The shootings and bombings also wounded more than 100 people
Iraqis inspect the site of a bomb attack at Al-Bawia market, in the east Baghdad district of Maamal, on October 27. Iraqi authorities tightened security on Sunday, a day after attacks mostly targeting Shiite Muslims during the Eid al-Adha holiday killed 31 people in the country's deadliest day this month © Ahmad al-Rubaye - AFP
The shootings and bombings also wounded more than 100 people
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Prashant Rao, AFP
Last updated: October 28, 2012

Iraq tightens security after bloody day

Bombings in and around Baghdad killed at least 12 people on Sunday, just a day after a wave of attacks during the Muslim holiday of Eid al-Adha resulted in Iraq's highest death toll this month.

The latest violence targeted Shiite Muslims, much like the shootings and bombings a day earlier, with the spate of attacks shattering a relative calm despite announcements by authorities that they would boost security during the four-day Eid break which began on Friday.

No group has yet claimed responsibility for the attacks on Sunday or those a day earlier that left 31 people dead, but Sunni militants typically look to target Shiites during Muslim holidays or Shiite commemoration ceremonies.

On Sunday evening, a car bomb in the predominantly-Shiite northern Baghdad neighbourhood of Kadhimiyah killed at least 10 people and wounded 28 as they were outside celebrating Eid, officials said.

One medic reported women among the wounded, and said that the nearest hospital had received six corpses as well as the body parts of at least four others killed.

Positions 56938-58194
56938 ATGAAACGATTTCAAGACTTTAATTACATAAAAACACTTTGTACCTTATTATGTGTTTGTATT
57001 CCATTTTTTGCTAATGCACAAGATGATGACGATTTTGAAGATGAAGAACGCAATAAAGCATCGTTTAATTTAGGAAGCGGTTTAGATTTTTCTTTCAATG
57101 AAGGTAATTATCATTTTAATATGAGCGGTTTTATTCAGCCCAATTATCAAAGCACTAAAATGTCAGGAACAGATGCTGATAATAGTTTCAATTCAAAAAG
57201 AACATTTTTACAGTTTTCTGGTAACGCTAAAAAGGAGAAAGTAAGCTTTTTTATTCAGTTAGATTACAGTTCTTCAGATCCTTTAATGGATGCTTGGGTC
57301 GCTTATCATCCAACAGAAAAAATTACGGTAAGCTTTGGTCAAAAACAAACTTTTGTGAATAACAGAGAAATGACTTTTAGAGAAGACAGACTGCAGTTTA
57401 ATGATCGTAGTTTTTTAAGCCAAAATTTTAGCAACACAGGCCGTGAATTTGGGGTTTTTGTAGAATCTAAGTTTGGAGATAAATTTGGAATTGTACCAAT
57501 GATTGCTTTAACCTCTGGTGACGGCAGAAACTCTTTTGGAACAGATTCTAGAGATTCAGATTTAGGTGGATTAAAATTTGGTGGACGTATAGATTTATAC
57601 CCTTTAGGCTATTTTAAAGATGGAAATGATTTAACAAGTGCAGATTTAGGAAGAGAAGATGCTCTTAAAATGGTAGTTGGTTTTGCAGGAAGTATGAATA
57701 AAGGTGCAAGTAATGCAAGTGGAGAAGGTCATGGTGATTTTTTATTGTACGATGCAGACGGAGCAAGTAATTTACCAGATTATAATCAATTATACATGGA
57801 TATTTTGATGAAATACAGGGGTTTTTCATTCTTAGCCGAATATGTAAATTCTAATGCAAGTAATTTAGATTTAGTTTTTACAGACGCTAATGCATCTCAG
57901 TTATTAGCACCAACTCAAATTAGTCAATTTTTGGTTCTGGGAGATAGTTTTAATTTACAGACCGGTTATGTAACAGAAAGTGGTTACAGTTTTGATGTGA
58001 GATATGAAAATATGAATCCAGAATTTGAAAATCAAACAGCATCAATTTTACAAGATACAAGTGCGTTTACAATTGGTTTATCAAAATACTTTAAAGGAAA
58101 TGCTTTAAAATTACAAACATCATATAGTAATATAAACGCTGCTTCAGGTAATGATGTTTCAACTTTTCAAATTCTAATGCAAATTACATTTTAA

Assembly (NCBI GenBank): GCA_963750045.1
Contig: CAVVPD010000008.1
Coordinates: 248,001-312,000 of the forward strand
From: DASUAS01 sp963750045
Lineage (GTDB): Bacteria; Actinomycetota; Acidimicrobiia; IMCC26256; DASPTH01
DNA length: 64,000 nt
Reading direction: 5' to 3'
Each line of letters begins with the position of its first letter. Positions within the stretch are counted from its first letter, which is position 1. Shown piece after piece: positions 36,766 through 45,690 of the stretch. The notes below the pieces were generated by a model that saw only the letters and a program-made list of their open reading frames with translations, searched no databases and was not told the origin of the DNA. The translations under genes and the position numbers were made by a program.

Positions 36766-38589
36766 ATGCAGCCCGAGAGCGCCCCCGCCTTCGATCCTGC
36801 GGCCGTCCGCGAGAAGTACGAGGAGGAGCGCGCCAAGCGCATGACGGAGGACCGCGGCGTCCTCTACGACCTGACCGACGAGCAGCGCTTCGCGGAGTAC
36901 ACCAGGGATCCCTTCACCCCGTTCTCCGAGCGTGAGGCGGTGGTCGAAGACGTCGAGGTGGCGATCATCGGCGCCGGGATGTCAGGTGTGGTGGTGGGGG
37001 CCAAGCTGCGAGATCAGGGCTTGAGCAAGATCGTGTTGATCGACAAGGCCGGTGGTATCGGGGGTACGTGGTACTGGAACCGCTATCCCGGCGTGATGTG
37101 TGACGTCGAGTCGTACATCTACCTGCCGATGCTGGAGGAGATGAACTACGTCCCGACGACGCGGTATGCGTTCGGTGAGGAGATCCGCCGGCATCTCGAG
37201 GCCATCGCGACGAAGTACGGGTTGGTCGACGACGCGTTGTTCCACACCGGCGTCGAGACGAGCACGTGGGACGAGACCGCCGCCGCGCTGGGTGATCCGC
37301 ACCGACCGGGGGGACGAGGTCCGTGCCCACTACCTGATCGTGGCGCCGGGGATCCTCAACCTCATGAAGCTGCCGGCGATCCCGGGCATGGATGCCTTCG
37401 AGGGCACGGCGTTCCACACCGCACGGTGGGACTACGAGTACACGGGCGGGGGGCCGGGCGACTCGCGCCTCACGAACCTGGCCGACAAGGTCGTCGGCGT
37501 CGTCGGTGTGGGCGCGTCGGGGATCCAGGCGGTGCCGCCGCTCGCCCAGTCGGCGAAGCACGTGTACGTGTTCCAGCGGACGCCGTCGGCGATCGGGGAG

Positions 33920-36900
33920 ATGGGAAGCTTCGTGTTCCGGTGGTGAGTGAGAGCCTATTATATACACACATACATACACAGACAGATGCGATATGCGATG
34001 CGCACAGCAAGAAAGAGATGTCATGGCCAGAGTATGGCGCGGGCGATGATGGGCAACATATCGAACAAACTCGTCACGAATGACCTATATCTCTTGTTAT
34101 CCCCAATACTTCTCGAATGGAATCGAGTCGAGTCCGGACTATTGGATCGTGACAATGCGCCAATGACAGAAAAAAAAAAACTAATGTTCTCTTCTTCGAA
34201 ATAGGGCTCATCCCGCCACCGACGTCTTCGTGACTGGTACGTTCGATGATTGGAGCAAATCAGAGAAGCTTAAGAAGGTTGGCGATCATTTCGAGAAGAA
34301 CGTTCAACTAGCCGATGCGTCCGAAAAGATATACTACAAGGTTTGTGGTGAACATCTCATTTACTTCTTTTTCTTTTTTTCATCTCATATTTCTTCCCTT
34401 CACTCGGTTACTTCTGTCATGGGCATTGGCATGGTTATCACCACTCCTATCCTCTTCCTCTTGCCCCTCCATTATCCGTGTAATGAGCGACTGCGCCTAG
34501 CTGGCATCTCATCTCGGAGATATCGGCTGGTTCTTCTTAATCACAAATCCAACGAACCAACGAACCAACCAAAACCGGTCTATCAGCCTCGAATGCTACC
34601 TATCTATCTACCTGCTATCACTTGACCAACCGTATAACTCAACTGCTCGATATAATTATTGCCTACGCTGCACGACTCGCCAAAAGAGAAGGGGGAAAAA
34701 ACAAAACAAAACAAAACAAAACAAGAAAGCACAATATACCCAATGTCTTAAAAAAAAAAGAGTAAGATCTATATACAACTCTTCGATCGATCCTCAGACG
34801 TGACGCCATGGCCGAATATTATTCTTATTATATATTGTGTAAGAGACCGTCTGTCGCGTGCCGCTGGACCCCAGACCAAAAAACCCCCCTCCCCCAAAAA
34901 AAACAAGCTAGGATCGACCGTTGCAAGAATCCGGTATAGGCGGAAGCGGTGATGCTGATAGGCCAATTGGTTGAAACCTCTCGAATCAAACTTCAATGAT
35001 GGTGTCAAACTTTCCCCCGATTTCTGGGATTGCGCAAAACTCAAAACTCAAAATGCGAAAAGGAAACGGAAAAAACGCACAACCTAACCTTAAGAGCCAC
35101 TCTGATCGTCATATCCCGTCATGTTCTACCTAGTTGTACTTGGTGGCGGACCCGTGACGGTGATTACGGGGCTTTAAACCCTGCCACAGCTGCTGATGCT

Earlier in the day, two bombings in the town of Madain, just southeast of the capital, killed two people and wounded 10.

The attacks came a day after a dozen nationwide shootings and bombings, with the worst of the violence striking Shiite neighbourhoods in Baghdad.

"My children will stay at home today," said Mustafa Jalil, a resident of Sadr City, a district in northeast Baghdad that suffered the deadliest of Saturday's attacks.

"They are afraid to go outside because of yesterday's attack. I went out this morning, and I saw all the children from my neighbourhood were playing just outside their homes."

Shiites in Iraq typically use the Eid holiday to visit relatives, the graves of dead family members or shrines of key figures in Shiite Islam across the country.

In the run-up to the holiday authorities in several provinces, including Baghdad, announced tightened security, apparently to no avail.

The death toll from Saturday's violence was the highest since 33 people were killed in nationwide attacks on September 30.

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